How is it that, with 4 older sisters and a mother who bore NINE CHILDREN, I was completely oblivious to the joyous after math of delivering a baby?
Didn’t they just come out and you’re done? Wait…..the placenta doesn’t stay in there? You want me to birth that out too? Gross. Yeah, I guess it’s okay if you stick your needle down there and give it a little stich-a-roo. Didn’t know I was going to tear, but it’s fine…
And sure, the young male intern can watch.
Is it normal to still be bleeding this much, and why am I afraid to poop?
I still look pregnant….WHY DO I STILL LOOK PREGNANT???!!
To be fair, this is nobody’s fault but my own. Most women do their research. They’re prepared. They paid attention in biology class. I just said, “Let’s have a baby!”, and hoped for the best.
And why, for the love, did no one bother to tell me that breastfeeding actually feels like someone is running a serrated knife over a third degree burn wound? ‘Oh, that’s normal – your nipples will adjust in 6 weeks and it won’t be painful anymore….’
*Universe* Make it 3 months…..
Then punish her for persevering by making the all of her babies allergic to everything she eats.
Bens didn’t cry one time in the hospital, but I think he was just saving up all his strength so he could do it endlessly at home. He had reflux and allergies to milk and soy, so he was pretty uncomfortable. However, beyond that, we noticed from a very young age that something else was off.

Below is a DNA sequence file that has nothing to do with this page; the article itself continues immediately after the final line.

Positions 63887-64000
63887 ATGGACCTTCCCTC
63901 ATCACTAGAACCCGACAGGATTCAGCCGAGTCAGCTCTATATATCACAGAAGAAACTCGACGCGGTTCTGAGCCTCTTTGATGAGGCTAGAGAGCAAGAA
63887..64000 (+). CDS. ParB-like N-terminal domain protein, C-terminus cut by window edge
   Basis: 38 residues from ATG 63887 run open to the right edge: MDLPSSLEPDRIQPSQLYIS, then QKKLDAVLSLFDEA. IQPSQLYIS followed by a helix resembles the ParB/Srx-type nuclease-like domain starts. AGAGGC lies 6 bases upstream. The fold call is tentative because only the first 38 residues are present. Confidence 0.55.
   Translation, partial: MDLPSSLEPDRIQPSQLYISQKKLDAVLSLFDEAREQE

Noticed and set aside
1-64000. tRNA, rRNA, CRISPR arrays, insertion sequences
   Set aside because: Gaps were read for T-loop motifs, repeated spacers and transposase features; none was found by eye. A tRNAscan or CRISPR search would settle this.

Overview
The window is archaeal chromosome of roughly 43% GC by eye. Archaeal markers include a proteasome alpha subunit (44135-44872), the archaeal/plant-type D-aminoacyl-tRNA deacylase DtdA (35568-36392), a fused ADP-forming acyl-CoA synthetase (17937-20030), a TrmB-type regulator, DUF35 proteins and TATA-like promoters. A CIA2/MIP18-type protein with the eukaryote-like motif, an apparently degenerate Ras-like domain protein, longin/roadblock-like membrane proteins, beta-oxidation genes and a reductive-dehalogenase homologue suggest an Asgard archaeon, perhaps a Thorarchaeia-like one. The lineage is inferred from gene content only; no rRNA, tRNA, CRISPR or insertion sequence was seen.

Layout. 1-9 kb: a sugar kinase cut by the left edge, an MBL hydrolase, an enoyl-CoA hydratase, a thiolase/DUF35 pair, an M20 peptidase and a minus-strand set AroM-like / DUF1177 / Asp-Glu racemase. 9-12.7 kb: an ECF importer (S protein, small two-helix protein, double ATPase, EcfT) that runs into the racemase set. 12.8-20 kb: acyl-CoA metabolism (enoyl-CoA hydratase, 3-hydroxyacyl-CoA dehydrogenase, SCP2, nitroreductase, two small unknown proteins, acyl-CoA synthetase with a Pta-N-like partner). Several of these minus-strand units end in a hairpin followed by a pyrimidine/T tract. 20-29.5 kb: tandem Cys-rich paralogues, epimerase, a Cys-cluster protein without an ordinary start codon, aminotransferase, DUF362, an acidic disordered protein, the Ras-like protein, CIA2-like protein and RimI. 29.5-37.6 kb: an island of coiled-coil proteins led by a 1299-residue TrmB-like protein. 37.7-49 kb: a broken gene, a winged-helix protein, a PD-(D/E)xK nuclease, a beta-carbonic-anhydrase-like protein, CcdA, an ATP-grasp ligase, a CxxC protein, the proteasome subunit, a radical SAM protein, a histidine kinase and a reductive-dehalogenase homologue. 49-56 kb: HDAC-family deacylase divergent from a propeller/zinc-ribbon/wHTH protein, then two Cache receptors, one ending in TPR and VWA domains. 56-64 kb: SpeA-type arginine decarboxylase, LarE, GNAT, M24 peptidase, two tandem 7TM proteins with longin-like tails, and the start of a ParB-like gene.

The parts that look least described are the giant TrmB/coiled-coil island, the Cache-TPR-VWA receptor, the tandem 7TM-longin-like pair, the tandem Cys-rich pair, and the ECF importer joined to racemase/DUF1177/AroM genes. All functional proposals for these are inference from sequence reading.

At six weeks he wasn’t smiling like most babies do, but I was told it could take up to 2 months. 2 months came, and he still wasn’t responding to us with a smile, so I became a little concerned. Finally close to 3 months, he started giving us a teeny tiny bit of something, but you really had to work for it. I had 2 siblings and a close friend who all had babies within weeks of Bens, and theirs were all so interactive at this point! His pediatrician assured us that as long as we saw SOME smiles and interaction, there was nothing to worry about. And I guess, in a way, she was right; worrying wasn’t going to change who Bens was. We noticed he was responding erratically to noises; Sirens, thunder, parades, gunshots (recreational target shooting), so we put some sound reducing ear covers on him and adapted. We didn’t quite understand the freak out episodes at the the park when another toddler would approach him, but maybe it was just a phase?? Regardless, things seemed to be going okay for him at the moment. We decided to get pregnant again so our kids would be 2 years apart and Bens would have a little buddy – because…. that’s what you do right? And SURELY I wouldn’t be as sick this time around – how cruel would that be?!